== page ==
Not everyone has a gym membership or trains to achieve specific goals, yet we all experience movement on a daily basis. The least active people in the world are likely to wash, sit down and get up, eat and drink, get in and out of bed regularly, and even when it comes to these simple tasks of life, it quickly jumps to the eye that some do it better.
We all have experienced the feeling of awe looking at a high-level athlete or performer perform their routines.
What drives superior movement and why should we all strive to move well regardless of our athletic goals?
Quality of movement is the result of strength, flexibility and coordination combined. We are lucky enough to be exposed to movement throughout our lives, every single day. Have you noticed what differentiates the beginner (the person who hasn't performed the movement much) from the master (the person who has practised the movement for 10,000 hours)? First and foremost efficiency -or lack thereof. A great mover saves energy and often takes the path that is the most efficient to achieve the goal. The more efficient we are the less we fatigue and the more we can achieve. This may seem counterintuitive to someone new to training, someone who thinks training is only effective if it smashes them into the ground in a puddle of sweat. But what did you observe from your movement quality and physical actions in your workout? Experienced movement is minimalist, accurate and will cause less fatigue to the practitioner in virtue of its energy-saving efficiency, a true craftsman is never in a rush to finish his masterpiece, he is more concerned with details.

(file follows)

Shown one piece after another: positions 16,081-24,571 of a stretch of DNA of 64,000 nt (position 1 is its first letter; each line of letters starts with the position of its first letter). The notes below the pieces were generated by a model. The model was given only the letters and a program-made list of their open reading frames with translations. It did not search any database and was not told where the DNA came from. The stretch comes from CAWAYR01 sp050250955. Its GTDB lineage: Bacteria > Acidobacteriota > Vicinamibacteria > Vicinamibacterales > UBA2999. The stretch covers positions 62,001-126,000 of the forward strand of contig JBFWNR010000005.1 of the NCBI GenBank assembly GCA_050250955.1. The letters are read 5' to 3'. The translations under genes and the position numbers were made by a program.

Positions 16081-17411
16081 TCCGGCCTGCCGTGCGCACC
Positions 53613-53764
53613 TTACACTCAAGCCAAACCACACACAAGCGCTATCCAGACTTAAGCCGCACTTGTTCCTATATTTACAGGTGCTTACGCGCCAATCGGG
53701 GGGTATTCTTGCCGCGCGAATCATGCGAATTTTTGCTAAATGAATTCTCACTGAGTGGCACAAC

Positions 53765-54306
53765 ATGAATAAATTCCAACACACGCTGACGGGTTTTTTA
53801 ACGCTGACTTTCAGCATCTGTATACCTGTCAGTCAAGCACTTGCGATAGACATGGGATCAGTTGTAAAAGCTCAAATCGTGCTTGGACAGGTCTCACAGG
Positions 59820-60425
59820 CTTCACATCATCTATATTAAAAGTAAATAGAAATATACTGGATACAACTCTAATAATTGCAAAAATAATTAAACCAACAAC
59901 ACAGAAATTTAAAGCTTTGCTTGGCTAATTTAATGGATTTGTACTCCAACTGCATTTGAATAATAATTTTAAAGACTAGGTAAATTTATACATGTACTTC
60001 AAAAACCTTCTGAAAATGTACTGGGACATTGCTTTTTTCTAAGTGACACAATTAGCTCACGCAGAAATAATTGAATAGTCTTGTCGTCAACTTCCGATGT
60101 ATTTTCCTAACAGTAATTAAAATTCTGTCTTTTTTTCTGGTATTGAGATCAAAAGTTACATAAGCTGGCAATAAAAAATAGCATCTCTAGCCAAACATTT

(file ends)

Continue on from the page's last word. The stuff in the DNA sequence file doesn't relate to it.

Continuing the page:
Quality movement looks good even to the inexperienced observer. Grace and ease of motion are the manifestations of mobility, strength, speed, power, balance, and coordination. At TSTM we encourage our clients to develop unloaded movement patterns until they are performed with confidence and as part of a naturally absorbed vocabulary. The ability to express strength in the range of motion is what will minimise the risk of injury and will translate into better body mechanics, strength, power, fitness, longevity and wellbeing.
Quality movement demonstrates control. In the last two decades, Crossfit has promoted the use of kipping movements, and many have adopted momentum as a shortcut to success without understanding the real consequences of its choices. Control is the ability to stop at any point during the performance of a movement thanks to the management of coordination, balance, strength and flexibility. But when we take shortcuts - add momentum - we fail to develop these attributes, and we often find this path leads to nowhere.
Moving well means different things to different people, but we all can benefit from putting some effort into saving energy and build strength and flexibility. We have only one body for life, and it's in our best interest to take care of it, so we stay active and play with the grandkids in the future.
What movements would you like to improve? What is stopping you from learning?
At TSTM, our job is to assess your starting point and get you where you want to be as safely and quickly possible, but there are no shortcuts in this journey, and no elevators.